IF BAGGING Everest was one of your resolutions this year, there's bad news: you've blown it. The vital May window in the weather between the end of the winter winds and the start of the summer monsoon, is closing for another year.

The Himalayas in Nepal have always, Everest aside, held a powerful fascination for travellers, and although the mountain has been denigrated in mountaineering circles as little more than a hard hike, a summit attempt is still a major undertaking, as anybody who has been reading Stephen Goodwin's expedition diary in our daily sister paper will know.

You don't have to climb the mountain to have that Everest experience. Tourists can go as far as the Base Camp without one of the expensive climbers' permits which are issued by the Nepalese authorities. Several commercial expeditions organise trips to the mountain. One such, Him-Kooh, offers trips of varying difficulty; anything from a summit attempt to base camp trips, which it classifies as a fairly demanding outing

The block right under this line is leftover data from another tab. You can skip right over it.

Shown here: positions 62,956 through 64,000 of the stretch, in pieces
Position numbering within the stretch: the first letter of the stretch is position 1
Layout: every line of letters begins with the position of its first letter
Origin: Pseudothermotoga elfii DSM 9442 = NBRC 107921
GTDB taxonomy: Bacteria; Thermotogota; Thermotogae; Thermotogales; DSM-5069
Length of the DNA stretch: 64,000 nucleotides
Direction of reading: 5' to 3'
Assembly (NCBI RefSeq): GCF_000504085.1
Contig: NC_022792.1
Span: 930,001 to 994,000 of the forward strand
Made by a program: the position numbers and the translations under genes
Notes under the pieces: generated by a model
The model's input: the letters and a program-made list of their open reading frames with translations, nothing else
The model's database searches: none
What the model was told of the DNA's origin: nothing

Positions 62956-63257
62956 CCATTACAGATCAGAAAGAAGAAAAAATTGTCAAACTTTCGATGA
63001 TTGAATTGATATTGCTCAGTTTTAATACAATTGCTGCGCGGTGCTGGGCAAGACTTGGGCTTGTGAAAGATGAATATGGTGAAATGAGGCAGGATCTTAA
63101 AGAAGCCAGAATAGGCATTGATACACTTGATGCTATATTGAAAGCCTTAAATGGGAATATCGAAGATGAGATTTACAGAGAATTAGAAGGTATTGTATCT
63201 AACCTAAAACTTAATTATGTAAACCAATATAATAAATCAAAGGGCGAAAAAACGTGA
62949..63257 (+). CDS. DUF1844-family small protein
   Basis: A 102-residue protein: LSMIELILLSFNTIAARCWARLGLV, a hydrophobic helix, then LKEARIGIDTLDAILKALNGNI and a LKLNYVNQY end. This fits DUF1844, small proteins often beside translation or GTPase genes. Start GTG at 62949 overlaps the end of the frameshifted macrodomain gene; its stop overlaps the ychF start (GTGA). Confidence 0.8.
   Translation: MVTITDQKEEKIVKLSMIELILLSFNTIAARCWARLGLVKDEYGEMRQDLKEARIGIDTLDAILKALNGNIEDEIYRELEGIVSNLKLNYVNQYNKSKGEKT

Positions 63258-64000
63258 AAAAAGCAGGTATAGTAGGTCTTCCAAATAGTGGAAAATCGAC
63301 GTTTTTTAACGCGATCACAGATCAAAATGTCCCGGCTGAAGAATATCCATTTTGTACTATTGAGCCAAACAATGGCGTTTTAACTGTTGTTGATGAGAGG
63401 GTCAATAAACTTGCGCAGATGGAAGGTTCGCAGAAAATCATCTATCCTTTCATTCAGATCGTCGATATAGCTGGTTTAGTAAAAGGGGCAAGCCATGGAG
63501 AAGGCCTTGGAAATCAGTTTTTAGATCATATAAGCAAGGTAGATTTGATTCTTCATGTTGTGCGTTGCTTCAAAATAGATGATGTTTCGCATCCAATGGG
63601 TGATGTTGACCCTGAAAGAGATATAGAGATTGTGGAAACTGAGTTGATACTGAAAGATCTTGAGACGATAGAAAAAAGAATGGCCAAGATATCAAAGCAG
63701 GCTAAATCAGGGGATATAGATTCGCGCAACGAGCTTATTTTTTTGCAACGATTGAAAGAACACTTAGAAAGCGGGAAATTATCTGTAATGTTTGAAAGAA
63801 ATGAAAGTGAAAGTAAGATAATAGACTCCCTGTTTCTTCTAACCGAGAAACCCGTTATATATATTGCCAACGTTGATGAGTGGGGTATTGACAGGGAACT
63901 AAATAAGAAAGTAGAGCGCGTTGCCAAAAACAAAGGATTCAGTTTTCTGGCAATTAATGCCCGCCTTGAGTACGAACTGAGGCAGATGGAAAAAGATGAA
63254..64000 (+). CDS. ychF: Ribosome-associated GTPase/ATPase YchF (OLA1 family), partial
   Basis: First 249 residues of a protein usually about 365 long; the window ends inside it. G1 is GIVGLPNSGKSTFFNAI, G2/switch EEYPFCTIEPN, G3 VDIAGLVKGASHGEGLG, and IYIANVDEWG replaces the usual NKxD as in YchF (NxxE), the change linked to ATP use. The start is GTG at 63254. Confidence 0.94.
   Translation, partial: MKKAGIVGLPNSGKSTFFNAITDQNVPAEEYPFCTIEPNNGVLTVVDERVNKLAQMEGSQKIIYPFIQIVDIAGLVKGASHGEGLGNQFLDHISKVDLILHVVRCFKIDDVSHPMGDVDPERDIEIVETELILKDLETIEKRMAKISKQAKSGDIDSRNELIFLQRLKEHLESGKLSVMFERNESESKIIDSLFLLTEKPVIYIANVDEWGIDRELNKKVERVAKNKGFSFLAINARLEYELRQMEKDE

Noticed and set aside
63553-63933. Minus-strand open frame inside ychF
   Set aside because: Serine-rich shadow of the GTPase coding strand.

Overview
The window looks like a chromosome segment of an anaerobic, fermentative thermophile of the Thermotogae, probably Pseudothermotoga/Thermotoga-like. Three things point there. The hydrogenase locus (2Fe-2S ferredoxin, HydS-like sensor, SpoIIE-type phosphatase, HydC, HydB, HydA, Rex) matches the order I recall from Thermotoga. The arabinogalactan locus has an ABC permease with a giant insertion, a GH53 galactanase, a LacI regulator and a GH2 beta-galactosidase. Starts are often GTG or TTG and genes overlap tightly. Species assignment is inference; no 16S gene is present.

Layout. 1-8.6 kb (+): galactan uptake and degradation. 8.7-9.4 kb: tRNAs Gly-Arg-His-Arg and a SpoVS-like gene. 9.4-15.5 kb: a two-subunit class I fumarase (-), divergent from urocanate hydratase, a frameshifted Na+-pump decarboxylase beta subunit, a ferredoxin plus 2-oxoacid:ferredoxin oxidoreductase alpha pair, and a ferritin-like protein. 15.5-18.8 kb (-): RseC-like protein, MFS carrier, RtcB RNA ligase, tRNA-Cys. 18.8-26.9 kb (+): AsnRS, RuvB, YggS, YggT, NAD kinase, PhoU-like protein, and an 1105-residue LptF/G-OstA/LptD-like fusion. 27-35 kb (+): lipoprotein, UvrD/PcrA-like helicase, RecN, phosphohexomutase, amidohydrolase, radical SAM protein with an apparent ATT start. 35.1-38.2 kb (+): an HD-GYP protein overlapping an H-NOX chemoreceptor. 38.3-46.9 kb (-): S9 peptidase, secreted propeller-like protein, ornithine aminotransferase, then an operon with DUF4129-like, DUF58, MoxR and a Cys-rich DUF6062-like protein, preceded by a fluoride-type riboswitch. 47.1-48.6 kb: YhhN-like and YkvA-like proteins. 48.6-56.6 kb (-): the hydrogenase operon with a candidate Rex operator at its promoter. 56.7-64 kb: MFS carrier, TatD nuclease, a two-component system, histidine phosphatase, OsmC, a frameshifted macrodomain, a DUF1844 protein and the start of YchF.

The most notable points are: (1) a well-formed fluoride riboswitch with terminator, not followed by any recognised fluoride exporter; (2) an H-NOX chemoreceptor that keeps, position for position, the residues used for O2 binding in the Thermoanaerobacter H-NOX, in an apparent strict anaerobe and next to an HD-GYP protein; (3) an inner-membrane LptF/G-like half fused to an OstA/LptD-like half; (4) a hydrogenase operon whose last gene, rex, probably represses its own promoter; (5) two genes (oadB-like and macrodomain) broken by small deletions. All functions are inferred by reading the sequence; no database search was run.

If you're looking for general information about high altitude hikes, try Blue Dome's site. Blue Dome doesn't sell holidays itself and its production values are ropey (plenty of those irritating misplaced apostrophes). However, it has amassed an impressive database of information and there is plenty to browse through if you're looking for something that might set your imagination alight. And it's one of those rare sites that's clearly been constructed by people with a passion for their subject.

For a rather more polished virtual tour of the area, try Lonely Planet's guide to Nepal. It includes plenty of information about the area, with a comprehensive list of activities as well as basic information on getting there and getting around.

l www.sharplink.com/himkooh/main.html

Him-Kooh guides.

l www.bluedome.co.uk

Blue Dome. A range of outdoor activity information.

l www.lonelyplanet.com/dest/ind/nep.htm#attr

Lonely Planet's Nepal Page. Excellent for background information.